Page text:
Friend pulls away as graduation nears
Dear Straight Talk: I'm about to graduate, and my best friend, "Lorraine," is pulling away from me. She doesn't call much anymore and when she does, we only talk 15 minutes, not our usual hour. Conversations are not as deep and she is quick to pick fights. In the cafeteria, she doesn't wait for me anymore.
I know she is probably trying to make the separation easier because I have chosen a college across the country. But shouldn't we be making the most of the time we have left? I've seen people who moved get dropped before they left. It makes me so sad. What can I do? — "Susie," Yuba City
Elise, 20, Rexburg, Idaho: This exact thing happened with my best friend when I moved away for college. One night, we had a heart-to-heart and I told her how much she meant to me and that I could not bear to lose her. It turned out she felt the same way. It's been three years since then, and we still talk every week. Tell her how you feel. Tell her you want to stay close even from across the country.
Colin, 18, Sacramento: This is natural. People know what's coming so they pull away subconsciously. My answer to this is the same for everything: Talk to your friend. Tell her your feelings. It will be hard, but think about it. What other course of action will bring her closer? People need to talk to each other about their feelings more often. It's the only way to truly resolve problems.
Brandon, 20, Mapleton, Maine: My best friend and I were there for each other from freshman year till graduation. We were even heading to college together. At the last second, I chose a college close to home and changed majors (we were both going into acting, but I switched to business). That summer, I thought we would hang out, but we didn't.
Fast forward two years. We're still friends. In my heart, best friends. If I'm ever in need, he'd be there for me and I for him. He is an integral part of who I am today — and I so appreciate him for that. I'm not crazy about Facebook, but he lives 500 miles away so we keep our friendship updated there.
Graduation showed me who my true friends were. I don't have many now, but the ones I have, I treasure. I hope you two remain incredible friends.
Katelyn, 17, Huntington Beach: Yes, as school winds down, my friends are hanging out more, not less — as it should be. "Lorraine" is either afraid of losing you and is punishing you for leaving, or she isn't a true friend and is cutting ties. Gently ask her what's up.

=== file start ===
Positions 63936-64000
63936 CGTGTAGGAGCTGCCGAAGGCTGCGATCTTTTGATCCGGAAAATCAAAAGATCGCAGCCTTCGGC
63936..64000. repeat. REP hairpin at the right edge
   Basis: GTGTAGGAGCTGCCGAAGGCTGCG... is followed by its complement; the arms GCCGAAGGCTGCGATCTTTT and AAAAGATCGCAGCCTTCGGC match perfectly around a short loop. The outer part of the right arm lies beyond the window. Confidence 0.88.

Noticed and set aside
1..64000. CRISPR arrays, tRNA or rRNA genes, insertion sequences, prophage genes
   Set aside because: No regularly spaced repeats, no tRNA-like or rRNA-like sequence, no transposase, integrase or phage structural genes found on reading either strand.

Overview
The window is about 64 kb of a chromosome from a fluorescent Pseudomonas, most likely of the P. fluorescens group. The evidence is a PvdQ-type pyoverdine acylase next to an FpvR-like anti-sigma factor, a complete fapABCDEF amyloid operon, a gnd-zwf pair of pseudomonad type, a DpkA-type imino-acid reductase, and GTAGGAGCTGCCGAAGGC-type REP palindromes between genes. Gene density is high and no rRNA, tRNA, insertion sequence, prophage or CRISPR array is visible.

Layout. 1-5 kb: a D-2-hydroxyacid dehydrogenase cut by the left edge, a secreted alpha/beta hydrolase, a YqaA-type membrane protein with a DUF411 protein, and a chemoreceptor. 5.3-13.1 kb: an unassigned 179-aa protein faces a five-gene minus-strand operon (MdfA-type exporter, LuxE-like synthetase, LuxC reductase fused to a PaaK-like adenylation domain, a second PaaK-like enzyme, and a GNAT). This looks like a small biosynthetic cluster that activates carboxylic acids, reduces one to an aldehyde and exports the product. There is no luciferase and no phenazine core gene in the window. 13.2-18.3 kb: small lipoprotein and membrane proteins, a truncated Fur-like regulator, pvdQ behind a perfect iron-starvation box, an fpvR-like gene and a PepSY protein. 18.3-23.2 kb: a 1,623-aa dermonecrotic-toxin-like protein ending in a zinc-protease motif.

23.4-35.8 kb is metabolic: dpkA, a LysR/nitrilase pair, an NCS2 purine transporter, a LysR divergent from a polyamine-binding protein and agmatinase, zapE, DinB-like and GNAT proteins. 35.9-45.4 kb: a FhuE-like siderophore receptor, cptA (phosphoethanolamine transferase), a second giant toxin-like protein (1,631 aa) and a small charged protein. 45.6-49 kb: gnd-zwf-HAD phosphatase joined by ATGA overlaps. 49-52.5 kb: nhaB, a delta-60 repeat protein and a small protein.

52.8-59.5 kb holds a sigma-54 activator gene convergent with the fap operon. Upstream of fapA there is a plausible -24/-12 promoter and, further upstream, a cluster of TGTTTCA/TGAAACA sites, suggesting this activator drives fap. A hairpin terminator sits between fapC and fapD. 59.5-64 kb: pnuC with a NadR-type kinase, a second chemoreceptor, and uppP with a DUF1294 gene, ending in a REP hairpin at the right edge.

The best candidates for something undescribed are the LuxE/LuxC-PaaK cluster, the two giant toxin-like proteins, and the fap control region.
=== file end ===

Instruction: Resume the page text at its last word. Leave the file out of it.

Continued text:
Sarah, 19, Santa Clara: Your friend may not realize her behavior. Talk to her. Let her know you want to remain good friends. Even though I don't often see or talk to my close high school friends, we catch up when we're home and it feels like no time has passed. Don't cling so tightly. A good relationship can withstand time and distance and become stronger for it.
Dear "Susie": I agree that your only real option is talking to her. Make sure you come from an open heart as Elise described. This is no easy task. We are taught to be proud and indignant when a friend treats us like Lorraine. Admitting to the sadness underneath requires enormous courage.
I hope you can muster it and open your heart, rather than closing it down and building walls, as she is doing. You only have pride to lose (the worst of the seven deadly sins) and a lasting friendship to gain.
In the age of "high self-esteem," pride is often taken for strength and vulnerability for weakness. In actuality, just the opposite is true. Even many "tough love" examples are a cover for pride and not wanting to look weak in the eyes of the community.
Yes, sometimes tough love is needed, and we don't want to be doormats to people treating us badly, but we all need to keep an honest eye on ourselves to see what is actually driving our actions.
In almost every culture's list of cardinal sins, pride is considered the most serious sin of all and the source of the other sins of lust, gluttony, greed, sloth, wrath and envy.
Jay Leno says, not entirely jokingly, "The key to life is low self-esteem." We could all benefit from getting off our high horses and being real with our friends, respectful of those more experienced, compassionate for those less fortunate and humble to all. — Lauren
Lauren Forcella co-writes Straight Talk TNT with a panel of more than 70 teens and young adults. To ask a question or become a panelist, click StraightTalkTNT.com or write to P.O. Box 963, Fair Oaks, CA 95628.